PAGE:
Business and energy minister Michael Fallon has said the government remains committed to new nuclear.
5.05pm WSP owner Genivar has confirmed its decision to adopt the brand name WSP Global for the merged operation as of 1 January next year. It has also stated plans to grow to to a CAN$2.3bn (£1.4bn) turnover company by the end of 2015 from £1.1bn today. This is a modest increase on the £1.3bn target set by chief executive Chris Cole at the time of the merger last September. The company said it would target approximately £320M in net revenue growth through the acquisition of complementary and like-minded firms.
Staff numbers will increase from around 14,500 to 20,000, the firm said.
1.15pm A Japanese consortium led by Hitachi has got the green light to begin work on an innovative energy scheme in Wigan in Greater Manchester.
The consortium, which includes Daikin Industries, Mizuho Corporate Bank and Mizuho Information & Research Institute, plans to install and monitor up to 300 electrical heat pumps in various types of housing across Wigan.
Known as the Smart Community Demonstration Project (SCDP) the scheme is scheduled to begin on site at the end of March following a feasibility and demonstration phase with the former due to be completed by the end of the year.
The project is being funded by Japan’s New Energy Development Organization which hopes the trials will prove the efficiency of cutting-edge Japanese technologies including heat pumps and ICT systems.
1pm: Contractor Kier has begun construction of an 800-home residential quarter in Cardiff’s multi-million pound International Sports Village (ISV) development.
Working in partnership with developer Helium Miracle, Kier will deliver the first two phases of the scheme’s “sustainable residential quarter”, called Cardiff Pointe.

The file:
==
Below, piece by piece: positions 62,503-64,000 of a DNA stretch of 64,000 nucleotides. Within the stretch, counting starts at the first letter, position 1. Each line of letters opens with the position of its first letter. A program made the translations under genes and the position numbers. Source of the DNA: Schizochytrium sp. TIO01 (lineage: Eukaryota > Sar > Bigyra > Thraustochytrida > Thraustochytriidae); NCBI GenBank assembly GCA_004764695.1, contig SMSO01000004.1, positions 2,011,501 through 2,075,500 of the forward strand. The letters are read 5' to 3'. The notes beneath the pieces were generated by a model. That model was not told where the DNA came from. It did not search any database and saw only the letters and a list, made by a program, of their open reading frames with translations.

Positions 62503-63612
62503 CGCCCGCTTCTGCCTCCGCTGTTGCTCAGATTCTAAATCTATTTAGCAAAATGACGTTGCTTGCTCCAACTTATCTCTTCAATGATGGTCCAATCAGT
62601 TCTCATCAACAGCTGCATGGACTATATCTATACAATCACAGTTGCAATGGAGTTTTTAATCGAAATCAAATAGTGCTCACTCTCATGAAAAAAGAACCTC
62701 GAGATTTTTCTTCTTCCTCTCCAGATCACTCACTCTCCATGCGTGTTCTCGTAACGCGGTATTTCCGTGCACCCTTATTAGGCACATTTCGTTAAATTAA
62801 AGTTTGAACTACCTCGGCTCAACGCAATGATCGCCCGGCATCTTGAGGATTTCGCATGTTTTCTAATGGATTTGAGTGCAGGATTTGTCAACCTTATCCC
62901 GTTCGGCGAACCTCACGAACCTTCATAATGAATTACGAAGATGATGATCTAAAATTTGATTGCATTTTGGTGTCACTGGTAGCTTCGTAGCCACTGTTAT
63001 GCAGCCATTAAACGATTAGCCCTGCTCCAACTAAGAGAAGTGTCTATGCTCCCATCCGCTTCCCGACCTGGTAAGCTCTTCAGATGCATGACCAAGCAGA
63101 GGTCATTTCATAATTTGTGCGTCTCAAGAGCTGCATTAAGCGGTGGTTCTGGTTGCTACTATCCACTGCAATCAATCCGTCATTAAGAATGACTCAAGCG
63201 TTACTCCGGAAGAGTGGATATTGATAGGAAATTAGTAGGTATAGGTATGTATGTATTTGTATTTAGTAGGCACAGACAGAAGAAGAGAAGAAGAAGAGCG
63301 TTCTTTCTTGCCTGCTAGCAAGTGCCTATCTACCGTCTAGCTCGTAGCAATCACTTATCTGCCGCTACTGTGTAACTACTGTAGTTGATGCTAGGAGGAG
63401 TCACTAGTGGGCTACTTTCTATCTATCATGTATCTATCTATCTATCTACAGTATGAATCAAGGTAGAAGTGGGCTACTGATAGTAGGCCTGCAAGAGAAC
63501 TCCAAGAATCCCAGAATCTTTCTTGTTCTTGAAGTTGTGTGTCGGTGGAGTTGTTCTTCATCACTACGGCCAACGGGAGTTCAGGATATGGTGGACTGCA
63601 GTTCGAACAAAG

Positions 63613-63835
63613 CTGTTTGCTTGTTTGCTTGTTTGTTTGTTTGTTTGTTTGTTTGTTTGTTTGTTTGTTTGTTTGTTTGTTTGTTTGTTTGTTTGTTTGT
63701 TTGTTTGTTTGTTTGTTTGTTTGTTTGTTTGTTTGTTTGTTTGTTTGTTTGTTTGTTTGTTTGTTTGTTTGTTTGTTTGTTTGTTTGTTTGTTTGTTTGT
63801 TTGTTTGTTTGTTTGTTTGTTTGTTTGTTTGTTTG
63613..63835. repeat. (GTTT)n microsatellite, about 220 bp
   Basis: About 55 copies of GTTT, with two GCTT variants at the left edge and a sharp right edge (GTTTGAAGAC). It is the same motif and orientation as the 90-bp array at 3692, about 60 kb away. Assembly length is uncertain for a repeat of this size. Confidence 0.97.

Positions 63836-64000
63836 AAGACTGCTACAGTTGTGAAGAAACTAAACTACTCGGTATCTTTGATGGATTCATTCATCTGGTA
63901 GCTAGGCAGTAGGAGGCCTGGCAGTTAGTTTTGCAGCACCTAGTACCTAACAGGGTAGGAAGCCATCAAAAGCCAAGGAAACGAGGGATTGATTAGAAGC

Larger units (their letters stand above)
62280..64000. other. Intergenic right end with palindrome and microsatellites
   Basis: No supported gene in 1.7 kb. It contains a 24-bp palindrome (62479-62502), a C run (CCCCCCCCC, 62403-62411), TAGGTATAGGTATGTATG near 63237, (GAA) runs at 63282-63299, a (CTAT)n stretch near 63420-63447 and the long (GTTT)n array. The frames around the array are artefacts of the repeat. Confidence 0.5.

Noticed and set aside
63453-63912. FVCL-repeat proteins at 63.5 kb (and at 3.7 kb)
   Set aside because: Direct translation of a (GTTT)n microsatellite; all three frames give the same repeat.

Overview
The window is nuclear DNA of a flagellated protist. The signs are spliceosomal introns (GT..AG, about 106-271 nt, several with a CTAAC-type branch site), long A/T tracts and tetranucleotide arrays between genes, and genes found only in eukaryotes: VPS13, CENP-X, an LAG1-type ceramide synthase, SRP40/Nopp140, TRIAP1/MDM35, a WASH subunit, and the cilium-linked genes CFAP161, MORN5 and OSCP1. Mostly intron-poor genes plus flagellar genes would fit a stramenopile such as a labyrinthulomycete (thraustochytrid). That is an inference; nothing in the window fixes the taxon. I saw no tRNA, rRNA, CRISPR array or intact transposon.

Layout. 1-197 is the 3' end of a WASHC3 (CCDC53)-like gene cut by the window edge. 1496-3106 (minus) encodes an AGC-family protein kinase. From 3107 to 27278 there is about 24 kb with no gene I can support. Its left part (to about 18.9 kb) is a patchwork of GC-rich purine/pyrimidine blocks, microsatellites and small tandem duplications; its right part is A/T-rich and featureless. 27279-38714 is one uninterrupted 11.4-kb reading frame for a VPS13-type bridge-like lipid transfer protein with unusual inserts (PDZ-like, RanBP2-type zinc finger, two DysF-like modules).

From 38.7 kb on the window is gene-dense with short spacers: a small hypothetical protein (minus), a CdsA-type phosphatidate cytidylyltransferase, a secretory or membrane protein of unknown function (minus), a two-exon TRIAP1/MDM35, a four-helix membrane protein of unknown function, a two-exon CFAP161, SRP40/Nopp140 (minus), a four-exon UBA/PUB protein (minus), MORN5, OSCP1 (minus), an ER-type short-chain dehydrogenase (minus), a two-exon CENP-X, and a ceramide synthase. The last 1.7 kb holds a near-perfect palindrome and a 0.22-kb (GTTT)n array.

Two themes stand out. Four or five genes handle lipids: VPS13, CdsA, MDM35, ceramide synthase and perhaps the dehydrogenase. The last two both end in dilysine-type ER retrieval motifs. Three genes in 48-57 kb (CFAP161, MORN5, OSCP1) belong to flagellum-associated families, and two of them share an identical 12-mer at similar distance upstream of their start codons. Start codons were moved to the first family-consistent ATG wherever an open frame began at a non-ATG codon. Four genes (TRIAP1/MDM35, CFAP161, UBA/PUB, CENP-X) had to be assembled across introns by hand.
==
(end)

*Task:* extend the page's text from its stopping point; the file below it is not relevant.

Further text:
The Cardiff Bay site already encompasses the city’s International Swimming Pool and when complete in 2017 it will include hotels, retail space, a 150m indoor ski slope and the National Ice Stadium, which will be home to the Cardiff Devil’s Ice Hockey team.
11.30am Business and energy minister Michael Fallon has claimed that the government remains committed to new nuclear development.
Speaking ahead of a meeting today with executives from Hitachi and Horizon, which are investing £20bn in nuclear plants at Wylfa in Anglesey and Oldbury in Gloucestershire, Fallon said the industry was not just about one project.
Negotiations have been protracted between the government and Hinkley new nuclear developer EdF on agreeing a strike price that it can charge for future electricity generation.
“Nuclear in the UK is about more than just one project,” said Fallon. “Three ventures – including the Horizon project I’m visiting – are making serious progress.
“I want to be clear that we are firmly committed to ensuring that new nuclear goes ahead in this country. Nuclear already provides around a fifth of our electricity, so it is vital for our energy security now, and in future.
Meanwhile chief secretary to the Treasury Danny Alexander yesterday told the Association for Consultancy and Engineering centenary conference in London that there would be an agreement on strike price before parliament breaks up for summer recess. More to follow on this story soon.
9.30am Smart grid technologies should save £135M on the cost of distributing electricity in London, the South East and East of England from 2015 to 2023, according to a senior director at UK Power Networks.
Nick Heyward, UK Power Networks project director for future networks, delivered the forecast as part of a talk on Designing for Tomorrow’s Next-generation Networks’ at a conference yesterday in Stratford-upon-Avon. The estimated savings are included in UK Power Networks’ draft business plan which will determine the level of investment needed to continue delivering reliable power supplies to its 8.1M customers.
The company which owns and runs a quarter of Britain’s electricity networks is carrying out a number of projects, supported by regulator Ofgem’s Low Carbon Networks Fund, to understand the environmental and financial benefits of smart grids, including Low Carbon London, Flexible Plug and Play and Smarter Network Storage.
9am: The government has been urged to publish the prices it intends to pay for on and offshore wind generation up to 2018.
Independent statutory body the Committee on Climate Change called for a range of measures to support investment in low-carbon technologies.
As well as pricing information, these included introducing a target to reduce the carbon intensity of power generation to 50cCO2/kWh by 2030.
Committee chairman Lord Deben said: In order to secure maximum economic benefit for the UK, it is crucial the government gives certainty to investors by legislating to chart a clear course well beyond 2020.”